“In my experience, adults 35+ are most active on Facebook, when it comes to meaningful engagement. Both men and women over 35 seem to be incredibly willing to engage – i.e. “this is dumb,” “this is the greatest thing ever!” or even confrontational comments and paragraphs-long remarks about big and little things. SnapChat is most popular with teens and young professionals (18-25). Instagram is the land of teens and 20-somethings.”
— TMP Content Marketing Manager, Mike Bragg
If you’re just starting out, a solid strategy would be to get on The Big 3, Facebook, Twitter, and LinkedIn. These platforms are the most widely used platforms, with Facebook topping the list with an estimated 900,000,000 unique monthly visitors. Once your talent acquisition presence is flourishing, metrics are solid, and job candidates have been vetted through them, then you can start to think about and create a strategy for other platforms.
In addition to choosing a platform by demographic, it’s important to consider the type of content you’ll be posting. If you’ll be primarily posting long-form, text-based content like White Papers, LinkedIn is best. Remember that Instagram is solely image-based, while Facebook combines text, images, and videos. Here are some questions to consider before joining a social platform:
- If you’re using a platform with a younger audience like SnapChat and Instagram, how can your brand come across as young and hip, but still display and communicate the proper branding?
- Will your messaging resonate with followers?
- If you’re on several platforms, are you educating your follower bases in slightly different ways? (changing the copy from site to site is recommended since the community on one site can be dramatically different from another site)
Establishing a presence on relevant platforms, based on your demographic and content, is the next step to creating a successful social recruitment strategy. Next, we will discuss how you can use targeting to drill down further to reach your audience.
Step 4: Targeting Your Audience
Now that you know whom to target, you need to find those candidates. Search Engine Marketing (SEM) is a form of internet marketing that can help you target specific users through optimization and advertising. Facebook, Twitter, and LinkedIn all provide opportunities for paid promotion and targeting. Deciding how to target your social posts is based on a variety of factors, including:
- Goal of each post
Example post goals: To get more clicks to your job listing
- Demographics in relation to goal
Example demographics: 25-30, Latino men, living in Miami
- Psychographics in relation to goal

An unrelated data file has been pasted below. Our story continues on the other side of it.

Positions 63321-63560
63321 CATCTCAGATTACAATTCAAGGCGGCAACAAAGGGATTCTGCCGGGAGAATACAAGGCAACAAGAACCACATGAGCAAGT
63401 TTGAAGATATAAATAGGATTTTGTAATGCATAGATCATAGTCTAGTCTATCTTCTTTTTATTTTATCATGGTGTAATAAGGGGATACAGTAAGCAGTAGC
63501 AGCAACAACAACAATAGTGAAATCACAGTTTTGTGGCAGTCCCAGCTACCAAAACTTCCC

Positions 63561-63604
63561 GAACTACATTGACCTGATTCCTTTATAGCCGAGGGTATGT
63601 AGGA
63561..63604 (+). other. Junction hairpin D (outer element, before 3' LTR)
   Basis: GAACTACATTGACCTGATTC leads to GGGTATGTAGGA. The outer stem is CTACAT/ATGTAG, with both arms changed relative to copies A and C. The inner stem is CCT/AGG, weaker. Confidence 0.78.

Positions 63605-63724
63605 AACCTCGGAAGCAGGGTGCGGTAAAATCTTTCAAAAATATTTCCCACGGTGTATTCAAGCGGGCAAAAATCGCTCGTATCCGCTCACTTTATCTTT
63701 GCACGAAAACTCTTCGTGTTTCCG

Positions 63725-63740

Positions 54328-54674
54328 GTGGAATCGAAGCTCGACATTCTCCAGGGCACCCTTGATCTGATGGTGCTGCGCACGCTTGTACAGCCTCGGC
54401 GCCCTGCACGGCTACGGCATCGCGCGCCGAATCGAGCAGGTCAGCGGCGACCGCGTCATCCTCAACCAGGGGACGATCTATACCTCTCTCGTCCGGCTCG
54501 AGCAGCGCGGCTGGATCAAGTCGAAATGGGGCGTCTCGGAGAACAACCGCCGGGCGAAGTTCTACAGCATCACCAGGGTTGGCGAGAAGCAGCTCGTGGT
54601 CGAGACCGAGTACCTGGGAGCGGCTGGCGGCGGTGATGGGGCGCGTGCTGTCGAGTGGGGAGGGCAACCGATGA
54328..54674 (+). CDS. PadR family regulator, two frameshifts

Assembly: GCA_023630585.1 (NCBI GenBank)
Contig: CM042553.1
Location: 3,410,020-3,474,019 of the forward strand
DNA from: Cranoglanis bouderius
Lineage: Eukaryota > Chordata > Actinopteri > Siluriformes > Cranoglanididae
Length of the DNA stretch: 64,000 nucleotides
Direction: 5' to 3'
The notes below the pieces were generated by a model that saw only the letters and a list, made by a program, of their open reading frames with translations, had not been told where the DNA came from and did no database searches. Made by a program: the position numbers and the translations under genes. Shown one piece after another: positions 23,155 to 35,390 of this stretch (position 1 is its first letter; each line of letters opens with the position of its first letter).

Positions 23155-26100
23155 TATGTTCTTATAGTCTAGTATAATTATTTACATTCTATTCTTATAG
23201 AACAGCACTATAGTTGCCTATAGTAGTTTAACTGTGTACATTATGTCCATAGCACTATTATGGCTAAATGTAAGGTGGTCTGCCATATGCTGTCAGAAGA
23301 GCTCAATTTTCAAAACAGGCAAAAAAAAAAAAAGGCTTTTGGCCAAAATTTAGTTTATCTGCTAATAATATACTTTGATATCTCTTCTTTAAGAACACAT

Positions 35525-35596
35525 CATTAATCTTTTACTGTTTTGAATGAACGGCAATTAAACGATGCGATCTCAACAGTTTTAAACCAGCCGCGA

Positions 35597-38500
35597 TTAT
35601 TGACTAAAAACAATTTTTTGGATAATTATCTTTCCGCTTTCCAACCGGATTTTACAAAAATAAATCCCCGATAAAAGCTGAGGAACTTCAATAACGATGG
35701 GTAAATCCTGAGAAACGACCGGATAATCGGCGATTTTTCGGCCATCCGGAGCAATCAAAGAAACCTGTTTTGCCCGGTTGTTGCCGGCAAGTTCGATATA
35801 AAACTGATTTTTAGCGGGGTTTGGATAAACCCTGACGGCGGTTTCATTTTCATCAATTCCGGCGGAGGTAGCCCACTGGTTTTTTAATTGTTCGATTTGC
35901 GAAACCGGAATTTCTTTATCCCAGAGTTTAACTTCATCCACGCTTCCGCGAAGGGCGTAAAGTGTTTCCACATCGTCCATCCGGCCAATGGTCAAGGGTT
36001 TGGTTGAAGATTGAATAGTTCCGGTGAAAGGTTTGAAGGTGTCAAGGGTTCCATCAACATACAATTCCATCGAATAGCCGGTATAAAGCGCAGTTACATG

Example psychographics: Those interested in technology, enjoy nightlife
- Behaviors in relation to goal
Example behaviors: Use mobile devices, give to charity
In addition to your target labels, you can’t underestimate the power of your post copy.
“In general, the ad copy needs to be tailored to the user’s interests and intents. Otherwise, they are not likely to engage with the post. The content also needs to be compelling, and explain the benefits of what you’re trying to convey. Lastly, there needs to be a clear call to action.” — TMP SEM Analysts, Kevin Nestel and Brittany Galia
It’s important to remember that SEM is much like any other advertising and marketing flashpoints you’d see online; it only works if the message displayed is effectively communicated and tailored to the audience.
Step 5: Proving Your ROI
Shares, ‘Likes’ and retweets are great for engagement, but do they actually lead to clicks, applications and hires? Proving the ROI of social media is difficult, but it’s not impossible.
“For most companies’ talent acquisition teams, social media is primarily or exclusively auxiliary. It’s hard to think of a single medium or large company that uses social media as it’s main marketing channel. Ads, job boards and SEO are primary channels to drive applications, and social media supports those channels. Social is better at raising awareness and interest, not in closing the deal.”
— TMP Director of Inbound Marketing, James Ellis
A better way to think about the success of your social media efforts, is to see how well it is driving people one step closer to conversion. While the ultimate goal is to get an application, “micro-conversions” create awareness of your company. Before you can get an application, a user needs to be familiar with who you are. This is why micro-conversions, such as getting a user to subscribe to your newsletter, or having them visit your career site, content pages and job descriptions, are incredibly valuable.
“Those who understand how Social Media works, get jazzed about engagement, like clicks, shares, RTs, likes). They know that content is less about how many people see it and more about how valuable it was to those who did see it.”
— TMP Content Marketing Manager, Mike Bragg
The relationship between social media and talent acquisition can be a lot more harmonious by following a few crucial steps. You can ignore social media, but it’s not going anywhere, in fact it’s growing. Simply having a social account is not enough. If you’re going to use social media as a talent acquisition tool, the effort and strategy you put in will ultimately determine how successful you are in reaching hopeful candidates.